After 3 hours, the carrots are very soft(great for easy digestion). Separate the chicken and vegetables from the stock. If you have an immersion blender, then blend the large pieces of carrot and some of the onion to create a more cloudy soup. If you are blending in a blender or Vitamix, put vegetables and some stock into the blender and slowly blend until smooth and creamy. Pour into the stock and stir into a nice soup. Carefully remove all bones and skin from the chicken thighs.(I then use the skin and bones again to make chicken stock)

Cut chicken into small pieces and prepare to put back into the soup.  Add the browned chicken sausage at this time. You have a portion of carrots and onions to put back into the soup. Continue to simmer on low and season to taste.

This makes enough soup for a few days and it makes a great school lunch item. You can freeze the soup and if stored correctly, it will be good for quite some time. It usually doesn’t last that long though.

 

 

 

Screw McD’s breakfast sandwich

I saw a version of this on nomnompaleo.com. I thought it would be a great paleo solution to the breakfast sandwich. I thought it turned out awesome. Other than my girls thinking the sausage was “too spicy”(insert whine). It was great!
I had trouble finding the circular egg cooker things, so I used cookie cutters.

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I think I just need some practice. Next time will be easier:)

I used scrambled eggs and I had some organic chicken, Italian sausage ready use. I cooked the eggs first and kept them warm while cooking the sausage.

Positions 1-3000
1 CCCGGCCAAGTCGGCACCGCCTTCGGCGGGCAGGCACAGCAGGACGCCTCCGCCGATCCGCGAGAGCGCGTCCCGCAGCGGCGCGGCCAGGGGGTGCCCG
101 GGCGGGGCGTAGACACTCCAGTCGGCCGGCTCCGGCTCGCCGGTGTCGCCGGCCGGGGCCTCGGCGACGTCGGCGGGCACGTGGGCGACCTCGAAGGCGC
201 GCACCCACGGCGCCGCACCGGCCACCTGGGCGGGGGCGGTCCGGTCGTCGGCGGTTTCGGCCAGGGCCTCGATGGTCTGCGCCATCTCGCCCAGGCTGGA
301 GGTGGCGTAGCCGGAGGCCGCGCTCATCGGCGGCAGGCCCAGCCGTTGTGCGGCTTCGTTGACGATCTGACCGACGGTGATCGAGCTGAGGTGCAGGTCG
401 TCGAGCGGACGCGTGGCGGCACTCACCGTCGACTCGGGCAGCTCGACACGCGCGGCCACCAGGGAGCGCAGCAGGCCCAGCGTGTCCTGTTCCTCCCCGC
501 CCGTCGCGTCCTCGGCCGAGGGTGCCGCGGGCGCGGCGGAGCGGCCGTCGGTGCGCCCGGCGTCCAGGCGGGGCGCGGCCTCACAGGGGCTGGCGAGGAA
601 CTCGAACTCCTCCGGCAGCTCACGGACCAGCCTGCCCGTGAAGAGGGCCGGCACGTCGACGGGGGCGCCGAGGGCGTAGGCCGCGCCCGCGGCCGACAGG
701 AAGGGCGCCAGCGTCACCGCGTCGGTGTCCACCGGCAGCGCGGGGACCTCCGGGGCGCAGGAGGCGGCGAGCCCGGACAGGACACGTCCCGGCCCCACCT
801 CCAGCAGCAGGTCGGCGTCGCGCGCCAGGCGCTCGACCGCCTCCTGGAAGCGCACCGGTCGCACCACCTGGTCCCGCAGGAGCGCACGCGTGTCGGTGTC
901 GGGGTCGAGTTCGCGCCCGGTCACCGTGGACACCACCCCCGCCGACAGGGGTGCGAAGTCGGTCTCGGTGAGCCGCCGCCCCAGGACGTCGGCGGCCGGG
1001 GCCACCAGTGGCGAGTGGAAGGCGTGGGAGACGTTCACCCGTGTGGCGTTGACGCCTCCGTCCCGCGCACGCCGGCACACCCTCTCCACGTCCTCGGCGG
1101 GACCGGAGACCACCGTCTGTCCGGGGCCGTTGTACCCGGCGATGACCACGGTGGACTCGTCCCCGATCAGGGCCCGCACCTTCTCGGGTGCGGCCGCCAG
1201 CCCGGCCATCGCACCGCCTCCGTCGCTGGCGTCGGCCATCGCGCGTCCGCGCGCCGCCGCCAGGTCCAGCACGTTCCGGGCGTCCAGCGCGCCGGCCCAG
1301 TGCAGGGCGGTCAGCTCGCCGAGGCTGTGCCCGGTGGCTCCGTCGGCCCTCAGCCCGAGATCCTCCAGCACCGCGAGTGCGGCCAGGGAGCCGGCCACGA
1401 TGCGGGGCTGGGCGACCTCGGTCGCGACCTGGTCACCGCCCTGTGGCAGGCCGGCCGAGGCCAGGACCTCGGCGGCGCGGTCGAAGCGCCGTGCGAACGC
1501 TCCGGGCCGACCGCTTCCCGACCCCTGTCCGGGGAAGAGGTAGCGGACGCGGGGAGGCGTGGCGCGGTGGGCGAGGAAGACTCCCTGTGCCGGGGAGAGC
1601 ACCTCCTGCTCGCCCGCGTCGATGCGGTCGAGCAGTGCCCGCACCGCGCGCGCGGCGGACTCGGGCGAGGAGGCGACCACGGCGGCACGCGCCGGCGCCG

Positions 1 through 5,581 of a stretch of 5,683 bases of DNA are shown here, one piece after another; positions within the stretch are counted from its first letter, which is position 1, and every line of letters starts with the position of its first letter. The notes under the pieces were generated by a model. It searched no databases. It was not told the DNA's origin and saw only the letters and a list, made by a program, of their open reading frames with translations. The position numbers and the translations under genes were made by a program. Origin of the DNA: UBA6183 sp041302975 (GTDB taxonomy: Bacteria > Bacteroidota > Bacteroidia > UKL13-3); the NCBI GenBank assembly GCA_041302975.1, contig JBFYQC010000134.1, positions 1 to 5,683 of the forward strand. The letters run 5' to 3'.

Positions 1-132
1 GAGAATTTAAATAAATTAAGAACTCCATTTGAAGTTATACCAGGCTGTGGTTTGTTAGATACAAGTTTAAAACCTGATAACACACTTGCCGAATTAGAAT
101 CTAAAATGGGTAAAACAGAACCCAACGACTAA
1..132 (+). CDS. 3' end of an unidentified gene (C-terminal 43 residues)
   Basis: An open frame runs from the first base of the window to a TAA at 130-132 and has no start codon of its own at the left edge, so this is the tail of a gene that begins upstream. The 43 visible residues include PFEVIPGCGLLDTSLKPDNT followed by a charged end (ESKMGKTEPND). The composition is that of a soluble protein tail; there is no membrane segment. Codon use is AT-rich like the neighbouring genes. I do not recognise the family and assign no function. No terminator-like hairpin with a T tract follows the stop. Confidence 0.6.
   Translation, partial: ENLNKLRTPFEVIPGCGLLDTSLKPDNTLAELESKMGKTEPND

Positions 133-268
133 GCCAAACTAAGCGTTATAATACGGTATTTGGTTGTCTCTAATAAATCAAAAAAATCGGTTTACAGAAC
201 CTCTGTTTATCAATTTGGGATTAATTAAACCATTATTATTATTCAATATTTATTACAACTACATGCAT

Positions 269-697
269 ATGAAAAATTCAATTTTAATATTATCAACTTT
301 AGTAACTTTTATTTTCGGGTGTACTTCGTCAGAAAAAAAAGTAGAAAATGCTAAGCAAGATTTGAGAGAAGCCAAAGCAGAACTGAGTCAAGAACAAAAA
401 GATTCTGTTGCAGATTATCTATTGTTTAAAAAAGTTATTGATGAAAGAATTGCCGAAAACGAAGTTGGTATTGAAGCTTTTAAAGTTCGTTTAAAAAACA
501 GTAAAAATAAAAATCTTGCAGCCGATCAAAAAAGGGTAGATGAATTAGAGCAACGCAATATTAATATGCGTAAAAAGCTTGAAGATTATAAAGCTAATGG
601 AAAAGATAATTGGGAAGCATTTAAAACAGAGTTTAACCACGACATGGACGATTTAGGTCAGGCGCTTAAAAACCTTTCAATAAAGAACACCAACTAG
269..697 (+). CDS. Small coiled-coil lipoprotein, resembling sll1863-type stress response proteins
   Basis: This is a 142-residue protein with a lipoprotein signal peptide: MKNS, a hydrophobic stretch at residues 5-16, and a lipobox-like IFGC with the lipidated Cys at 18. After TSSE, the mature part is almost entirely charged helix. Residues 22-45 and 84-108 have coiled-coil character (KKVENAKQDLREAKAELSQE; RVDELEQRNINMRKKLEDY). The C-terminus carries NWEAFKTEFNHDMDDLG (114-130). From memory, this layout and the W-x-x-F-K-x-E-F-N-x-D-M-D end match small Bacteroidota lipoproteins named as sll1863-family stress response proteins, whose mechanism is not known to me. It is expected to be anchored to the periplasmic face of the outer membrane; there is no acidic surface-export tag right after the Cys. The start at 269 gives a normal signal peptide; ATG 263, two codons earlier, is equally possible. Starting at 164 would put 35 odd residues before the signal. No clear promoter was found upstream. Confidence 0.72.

I would suggest using a good oil to cook the eggs and keep from sticking to the ring(cookie cutter).
Makes for a yummy sandwich for adults or kids. Enjoy!

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Grain and Bean Free Chili. Big Hit

When I started to make chili without beans, I went through a phase of discovery and over the course of a number of months and numerous batches, I came up with a winner. If your children are like mine, I have not made this spicy, at all. Adjust it to fit your family.20140330-194923.jpg

I use the best ingredients these days. Grass fed beef, organic vegetables, etc.

chili ingredients

I start by dicing a large onion, 3-4 garlic cloves, 3 celery stalks and 3-4 carrots. Soften these in olive oil on medium heat until vegetables are soft. It smells so good at this point!

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Add about 1 lb of beef or sometimes, I use a combination of pork and beef. Cook meat until it is all browned, drain off any excess fat.

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Add in 1-2 jars or cans of tomato sauce. Cook on low heat for 2-3 hours. This makes enough for 1 meal for 4 and plenty for leftovers for lunches. Sometimes I will make spaghetti squash as well and put the chili on top. Kids love it!

Finished chili

IBS Reversable on a Gluten Free Diet

This is a very interesting article. Imagine if all the people with IBS found a solution other than drugs? I hope that by sharing this, some people may be relieved of some pain. Enjoy health!

From the Gluten Free Society: